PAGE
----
Protect him at all costs

At just 19 years old, Kamaldeen Sulemana is already regarded as a key component of Ghana’s football revival.

Fate has starved the Black Stars of superstars in recent memory.

A decade ago, the likes of Asamoah Gyan, Michael Essien and Sulley Muntari were the beacons of a new, exciting generation.

But Ghanaian football has stagnated in recent years. The country has been on a quest to find new heroes to worship and it is easy to be enamoured by someone of Sulemana’s ilk.

The game is a precipitous one, however. The hype and the attention can be perilous for a young man’s career. Seethal agrees.

“He needs protection. People need to allow him to become the creative force that he can be and he is.

“It’s a bit like how England were back in the day, when they were just waiting for a star to come into the team and then [when they did something wrong] they kicked him.

“He needs patience, too (but this is also his strength to have high standards). If he has patience which I think he is developing for sure, as he is young, then whatever the coaches are telling him, he will take onboard and he will combine that into his game.”

Trial and tribulations are the part and parcel of the game. Like a hero on his mythical quest, Sulemana has now embarked on a journey away from his familiar surroundings.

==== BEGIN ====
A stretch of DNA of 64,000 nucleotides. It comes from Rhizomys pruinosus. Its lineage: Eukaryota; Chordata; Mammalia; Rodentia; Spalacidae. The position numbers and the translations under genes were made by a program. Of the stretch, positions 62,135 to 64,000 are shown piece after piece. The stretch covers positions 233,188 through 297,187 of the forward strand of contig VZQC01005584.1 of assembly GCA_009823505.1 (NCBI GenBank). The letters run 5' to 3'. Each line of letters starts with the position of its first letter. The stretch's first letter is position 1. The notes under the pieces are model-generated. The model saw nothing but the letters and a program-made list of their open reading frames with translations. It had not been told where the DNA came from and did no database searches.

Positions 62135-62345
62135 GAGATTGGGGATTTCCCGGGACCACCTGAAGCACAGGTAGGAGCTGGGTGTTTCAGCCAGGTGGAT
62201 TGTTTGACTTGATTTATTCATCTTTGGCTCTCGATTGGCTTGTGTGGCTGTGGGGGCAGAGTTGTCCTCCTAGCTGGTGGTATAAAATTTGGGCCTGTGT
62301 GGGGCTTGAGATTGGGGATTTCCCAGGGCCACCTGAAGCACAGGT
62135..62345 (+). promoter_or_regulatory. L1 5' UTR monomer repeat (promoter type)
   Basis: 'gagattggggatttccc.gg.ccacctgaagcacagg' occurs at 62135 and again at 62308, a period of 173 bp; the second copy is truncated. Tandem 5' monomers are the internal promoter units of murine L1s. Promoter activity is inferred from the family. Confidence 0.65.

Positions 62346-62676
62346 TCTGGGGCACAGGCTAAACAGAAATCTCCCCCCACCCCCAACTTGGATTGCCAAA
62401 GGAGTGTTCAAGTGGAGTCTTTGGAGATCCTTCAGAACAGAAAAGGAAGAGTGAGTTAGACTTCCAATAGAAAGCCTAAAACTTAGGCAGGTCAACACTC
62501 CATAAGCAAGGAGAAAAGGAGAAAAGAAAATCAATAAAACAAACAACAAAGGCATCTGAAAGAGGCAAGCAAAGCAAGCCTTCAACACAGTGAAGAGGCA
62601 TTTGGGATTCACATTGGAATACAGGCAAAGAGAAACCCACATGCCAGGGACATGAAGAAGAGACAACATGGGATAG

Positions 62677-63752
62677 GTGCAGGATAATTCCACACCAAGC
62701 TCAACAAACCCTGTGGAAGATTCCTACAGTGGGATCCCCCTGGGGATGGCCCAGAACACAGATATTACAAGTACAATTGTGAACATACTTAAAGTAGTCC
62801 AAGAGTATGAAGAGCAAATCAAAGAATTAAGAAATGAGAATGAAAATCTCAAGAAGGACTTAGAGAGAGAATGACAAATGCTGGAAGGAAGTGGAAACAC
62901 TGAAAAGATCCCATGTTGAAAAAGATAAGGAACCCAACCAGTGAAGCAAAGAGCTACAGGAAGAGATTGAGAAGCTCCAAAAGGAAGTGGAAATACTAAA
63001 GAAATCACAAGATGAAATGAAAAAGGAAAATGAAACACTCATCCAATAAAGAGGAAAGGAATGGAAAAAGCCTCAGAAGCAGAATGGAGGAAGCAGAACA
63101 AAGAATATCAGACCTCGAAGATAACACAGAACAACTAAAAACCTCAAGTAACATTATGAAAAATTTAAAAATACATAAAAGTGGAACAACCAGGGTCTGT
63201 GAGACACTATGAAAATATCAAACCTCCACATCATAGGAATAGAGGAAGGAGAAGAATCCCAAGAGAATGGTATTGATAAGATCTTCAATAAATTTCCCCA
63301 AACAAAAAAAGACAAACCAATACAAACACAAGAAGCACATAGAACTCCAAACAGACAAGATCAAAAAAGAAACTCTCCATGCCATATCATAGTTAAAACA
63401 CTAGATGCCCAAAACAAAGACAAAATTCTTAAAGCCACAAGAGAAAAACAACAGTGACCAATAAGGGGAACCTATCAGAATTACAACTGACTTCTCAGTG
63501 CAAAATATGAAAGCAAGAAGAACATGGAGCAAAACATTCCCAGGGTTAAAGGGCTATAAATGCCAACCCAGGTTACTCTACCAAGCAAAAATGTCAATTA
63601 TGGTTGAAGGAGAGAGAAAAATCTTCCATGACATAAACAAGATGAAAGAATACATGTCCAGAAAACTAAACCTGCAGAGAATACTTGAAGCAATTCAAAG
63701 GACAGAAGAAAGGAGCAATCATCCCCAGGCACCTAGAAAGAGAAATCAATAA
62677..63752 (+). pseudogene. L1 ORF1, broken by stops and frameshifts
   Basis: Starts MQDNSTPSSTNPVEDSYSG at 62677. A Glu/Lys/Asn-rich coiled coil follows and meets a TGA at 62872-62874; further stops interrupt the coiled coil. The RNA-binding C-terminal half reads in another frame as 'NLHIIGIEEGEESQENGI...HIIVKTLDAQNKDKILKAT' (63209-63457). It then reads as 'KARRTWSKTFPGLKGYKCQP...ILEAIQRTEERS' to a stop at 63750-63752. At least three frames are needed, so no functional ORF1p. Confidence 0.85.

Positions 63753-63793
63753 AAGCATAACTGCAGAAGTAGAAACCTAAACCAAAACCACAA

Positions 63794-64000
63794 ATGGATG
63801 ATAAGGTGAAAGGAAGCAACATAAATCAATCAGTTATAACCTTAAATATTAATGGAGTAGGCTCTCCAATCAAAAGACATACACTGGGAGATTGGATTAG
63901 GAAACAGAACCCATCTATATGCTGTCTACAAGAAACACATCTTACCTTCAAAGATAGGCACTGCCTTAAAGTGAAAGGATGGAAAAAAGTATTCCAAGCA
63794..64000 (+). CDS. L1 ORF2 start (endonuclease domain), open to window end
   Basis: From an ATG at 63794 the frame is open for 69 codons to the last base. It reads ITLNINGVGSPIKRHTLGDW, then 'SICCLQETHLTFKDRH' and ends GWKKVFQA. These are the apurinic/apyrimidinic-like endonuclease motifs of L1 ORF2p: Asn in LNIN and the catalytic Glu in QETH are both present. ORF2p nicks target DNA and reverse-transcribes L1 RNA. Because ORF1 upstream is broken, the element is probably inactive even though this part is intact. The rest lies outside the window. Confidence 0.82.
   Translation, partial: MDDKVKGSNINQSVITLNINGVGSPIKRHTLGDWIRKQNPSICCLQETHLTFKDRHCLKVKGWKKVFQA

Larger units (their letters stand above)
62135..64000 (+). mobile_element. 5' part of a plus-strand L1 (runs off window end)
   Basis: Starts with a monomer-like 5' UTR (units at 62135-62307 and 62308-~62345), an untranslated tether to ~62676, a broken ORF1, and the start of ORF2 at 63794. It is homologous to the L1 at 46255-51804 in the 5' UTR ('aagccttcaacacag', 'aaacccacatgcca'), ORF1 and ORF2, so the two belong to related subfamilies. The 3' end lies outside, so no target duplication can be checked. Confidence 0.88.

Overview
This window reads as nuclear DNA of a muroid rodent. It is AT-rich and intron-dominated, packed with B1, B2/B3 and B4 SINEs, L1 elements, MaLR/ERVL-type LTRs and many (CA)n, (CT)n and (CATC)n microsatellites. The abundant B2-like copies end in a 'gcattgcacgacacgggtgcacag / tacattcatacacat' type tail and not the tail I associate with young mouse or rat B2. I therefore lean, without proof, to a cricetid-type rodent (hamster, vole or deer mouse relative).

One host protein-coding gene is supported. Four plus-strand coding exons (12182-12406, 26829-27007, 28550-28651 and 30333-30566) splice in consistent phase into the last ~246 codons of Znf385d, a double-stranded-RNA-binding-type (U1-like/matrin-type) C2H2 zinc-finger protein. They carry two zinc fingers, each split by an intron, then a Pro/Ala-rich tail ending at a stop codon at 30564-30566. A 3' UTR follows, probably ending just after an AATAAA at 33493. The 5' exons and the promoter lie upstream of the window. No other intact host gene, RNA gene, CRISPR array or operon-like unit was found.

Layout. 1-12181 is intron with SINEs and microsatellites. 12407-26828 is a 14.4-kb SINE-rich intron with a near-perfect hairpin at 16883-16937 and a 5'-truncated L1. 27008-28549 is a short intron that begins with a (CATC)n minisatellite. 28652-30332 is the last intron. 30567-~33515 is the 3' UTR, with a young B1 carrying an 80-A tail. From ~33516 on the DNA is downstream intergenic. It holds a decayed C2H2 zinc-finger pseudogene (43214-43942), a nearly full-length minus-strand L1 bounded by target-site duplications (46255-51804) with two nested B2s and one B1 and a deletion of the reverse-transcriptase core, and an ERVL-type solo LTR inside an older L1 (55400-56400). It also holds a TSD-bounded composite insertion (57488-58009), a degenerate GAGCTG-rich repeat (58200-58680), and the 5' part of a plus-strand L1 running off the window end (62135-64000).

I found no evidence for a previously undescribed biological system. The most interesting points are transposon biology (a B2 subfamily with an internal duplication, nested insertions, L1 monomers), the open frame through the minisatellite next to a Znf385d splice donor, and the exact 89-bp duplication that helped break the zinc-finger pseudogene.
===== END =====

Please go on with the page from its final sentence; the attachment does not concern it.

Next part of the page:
Where the quest leads him remains to be seen. But his former scout is predicting a bright future ahead.

“Ajax really wanted him. But Kamal makes his own decisions. He is smart.

“I just think it’s different [the step to Ligue 1]. It’s another jump for him. From Superliga into Ligue 1, it’s very different. He has walked into a league where they are known for one vs one battles.

“The players there are prepared and are ready for it. He has made a brave decision, and that’s good because he believes in himself and I never had any doubts about him going there.”

Sulemana has made a promising start to life in France averaging a goal contribution 0.68 per 90 in Ligue 1. His four goals to date have all been unique in their own right and make for an impressive highlight reel.

Sulemana’s explosive trademark runs in Rennes’ left flank have already caused ample problems to opposition defenders, too. According to FBref, he has completed 4.08 dribbles per 90 which ranks him in the 95th percentile for attacking midfielders and wingers in the league.

Seethal believes this is just the beginning.

“The most exciting thing about him is that he has another two levels to go. It’s scary. He will mature as a footballer no doubt and as a person. We at Right to Dream cannot be more proud of him. He is proving our model of care is working.”